In today’s scenario where the private education institutions are resorting to visual lessons to make the children understand better and improve standards the liquor companies are using these visual images with a lot of captivating dialogues for commercial gains making a dangerous impact on the minds of ignorant millions which is a grave concern. Such explicit selling of alcohol and tobacco in a disguised form is like offering a lucrative platter of poisonous food to a person totally unaware and ignorant of its dangers.

Some statistical info

80% of alcohol consumption is in the form of hard liquor or distilled spirits suggesting that the majority drink beverages with a high concentration of alcohol.

3 to 45 % of household expenditure is spent on alcohol. Use of alcohol increases indebtedness and reduces the ability to pay for food and education.

There has been an 8% increase in consumption every year.

say noOur politicians who make tall claims to improve the lives of the poor are unaffected by the growing violence and crimes against women both in domestic households and public life because of alcohol. In fact the Karnataka CM has gone a step ahead and announced a proposal to provide cheap liquor to the poor. These poor do not have basics like food and water how justified is the government’s approach in feeding them liquor.

We are languishing with age old problems of poverty, illiteracy, caste systems plagued by reservation policies based on castes which are further divisive and only reminds people of their castes, as if this was not enough we are embroiling the society with alcoholism, tomorrow there might be a gun culture and governing bodies might even pass a gun bill.

Can we change the game? Be a teetotaler and impress your peers.   Don’t succumb to false notions just be yourself, make it fashionable to be a teetotaler.

See links below if you are concerned.

4 comments on “Watch out when you say ‘CHEERS’

  1. dabhibrendan says:

    Not to go away from the topic but the fact that you would compare alcohol employment to prostitution and basically giving it a bad name. Why shouldn’t prostitution be legalized as a registered profession? Why not give people who want to practice that profession a valid platform from where to do so? Why not afford them the legal protection and rights that other professionals get? Why can’t prostitutes have an option to practice their art? I believe if it is legalized, then the illegal prostitution rings will come to an end and better protection will be extended to those who want to practice it. Please realize that prostitution is not something very “BAD”. But it is only our orthodox Indian society which terms it as horrifying. But as in all other matters, our society is as bigoted as can be. So please stop labeling things.


    • Dear Debhi,
      Good and bad things have always co existed but we have to draw a line and understand how much is too much? There are many modern advancements in the field of technology as well but can we start using nuclear energy everywhere? You are talking about legalizing prostitution but do you know the aftermaths of health hazards like HIV that it could trigger? Most people involved in this business are forcibly trafficked into it by legalizing it it is only going to aggravate the crime rates. I beg to differ with you Indian society is not orthodox but very scientific that was the whole point I was trying to make in this post that youth are lured to distractions in the name of modernism. No offense to you but we Indians are becoming poorer because of the dubious infiltrations of foreign culture market yes even foreign culture is marketed in India. I am not the stereotype rigid armchair critic I am totally open to new technologies and newer approaches and new thoughts from the wild west but not at the cost of ruining our economy and social fabric of our country. If this art as you claim it were to be legalized then our representatives would set up a harem next to their offices. I was comparing alcoholism with prostitution to equate the perils it creates and trauma it causes to the person and their family.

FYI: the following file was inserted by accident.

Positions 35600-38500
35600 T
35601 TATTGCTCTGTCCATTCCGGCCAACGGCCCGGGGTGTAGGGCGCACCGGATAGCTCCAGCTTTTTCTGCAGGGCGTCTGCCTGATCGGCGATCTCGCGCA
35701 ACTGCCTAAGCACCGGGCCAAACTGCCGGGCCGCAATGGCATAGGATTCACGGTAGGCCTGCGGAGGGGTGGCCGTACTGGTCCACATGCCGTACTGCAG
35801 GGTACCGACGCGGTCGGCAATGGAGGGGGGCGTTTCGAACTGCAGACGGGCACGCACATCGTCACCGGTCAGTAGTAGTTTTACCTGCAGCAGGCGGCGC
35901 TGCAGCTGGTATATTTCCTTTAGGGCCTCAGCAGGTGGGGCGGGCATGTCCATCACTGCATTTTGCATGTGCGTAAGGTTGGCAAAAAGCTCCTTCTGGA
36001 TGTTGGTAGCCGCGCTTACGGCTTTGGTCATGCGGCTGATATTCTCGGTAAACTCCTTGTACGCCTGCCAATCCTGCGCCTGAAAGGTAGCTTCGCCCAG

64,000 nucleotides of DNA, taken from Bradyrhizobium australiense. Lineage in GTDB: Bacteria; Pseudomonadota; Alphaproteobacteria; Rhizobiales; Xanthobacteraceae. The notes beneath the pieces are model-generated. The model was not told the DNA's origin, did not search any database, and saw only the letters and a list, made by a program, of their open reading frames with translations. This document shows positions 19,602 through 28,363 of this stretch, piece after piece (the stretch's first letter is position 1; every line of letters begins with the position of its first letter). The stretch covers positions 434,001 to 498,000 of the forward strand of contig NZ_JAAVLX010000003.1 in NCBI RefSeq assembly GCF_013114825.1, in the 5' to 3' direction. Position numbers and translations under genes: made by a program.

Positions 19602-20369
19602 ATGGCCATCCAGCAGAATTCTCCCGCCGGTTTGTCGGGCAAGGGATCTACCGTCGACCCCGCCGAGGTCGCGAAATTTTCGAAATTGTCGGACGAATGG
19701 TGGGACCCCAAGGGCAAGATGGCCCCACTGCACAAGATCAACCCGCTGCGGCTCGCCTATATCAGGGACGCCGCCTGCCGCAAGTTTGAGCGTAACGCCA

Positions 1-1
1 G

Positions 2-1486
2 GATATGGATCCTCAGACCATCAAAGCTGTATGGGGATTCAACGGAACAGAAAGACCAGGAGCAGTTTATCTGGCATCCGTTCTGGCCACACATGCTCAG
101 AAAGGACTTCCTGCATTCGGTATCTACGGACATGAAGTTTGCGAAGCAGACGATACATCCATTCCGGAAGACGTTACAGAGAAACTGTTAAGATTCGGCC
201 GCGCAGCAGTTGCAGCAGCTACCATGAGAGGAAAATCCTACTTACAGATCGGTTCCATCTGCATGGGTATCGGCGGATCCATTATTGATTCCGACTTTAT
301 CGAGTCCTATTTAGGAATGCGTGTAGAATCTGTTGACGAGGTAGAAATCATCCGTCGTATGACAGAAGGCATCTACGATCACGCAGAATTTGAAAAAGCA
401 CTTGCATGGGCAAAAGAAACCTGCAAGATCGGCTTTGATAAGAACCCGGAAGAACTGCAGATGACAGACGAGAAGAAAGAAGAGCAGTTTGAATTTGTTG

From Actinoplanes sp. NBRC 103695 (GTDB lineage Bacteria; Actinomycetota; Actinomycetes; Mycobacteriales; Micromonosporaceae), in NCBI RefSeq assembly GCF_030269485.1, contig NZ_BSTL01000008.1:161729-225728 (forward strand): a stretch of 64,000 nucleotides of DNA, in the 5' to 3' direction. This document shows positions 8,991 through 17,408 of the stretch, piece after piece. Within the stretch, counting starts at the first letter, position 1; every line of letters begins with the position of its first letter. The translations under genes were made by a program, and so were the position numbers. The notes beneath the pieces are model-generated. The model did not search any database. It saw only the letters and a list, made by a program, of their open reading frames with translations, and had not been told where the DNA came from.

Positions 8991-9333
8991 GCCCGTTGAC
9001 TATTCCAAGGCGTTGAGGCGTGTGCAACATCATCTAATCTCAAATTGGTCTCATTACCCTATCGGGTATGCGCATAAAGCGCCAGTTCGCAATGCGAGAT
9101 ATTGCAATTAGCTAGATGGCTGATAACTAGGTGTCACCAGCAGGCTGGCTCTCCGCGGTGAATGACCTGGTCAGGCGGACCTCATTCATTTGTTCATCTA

2. I agree with the essence of your article, but some people think that passing a law to ban selling alcohol in a state (for example) is akin curtailing people’s rights. Why are people not able to take the right decisions for themselves? If alcohol is bad (and people know it), why still do they drink it and become addicted to it?

    What I am telling you is – The crux of the problem isn’t alcohol, at all.

    Think about this – A laborer works very hard during the day and goes straight to the shop selling alcohol after his work. Why does he do that? Is it because he is not getting happiness elsewhere and has taken refuge in alcohol as the sure-shot bet for happiness?

    The same applies to modern-day youth and working professionals – The pressure applied by the society to prove themselves and carve a name for themselves in the society is too high. The competition to remain in front of peers is too high. They too work hard. It should be obvious that people who work hard might also want to party hard. Otherwise there will be no balance.

    Maybe, the alcohol consumption is a direct result of our lifestyle? What we call ‘development’ and ‘advancements’ might have its limitations? It’s time for you to think deeper on these aspects of our society.

    Alcohol is just the tip of the iceberg – bigger problems lie beneath.

    Destination Infinity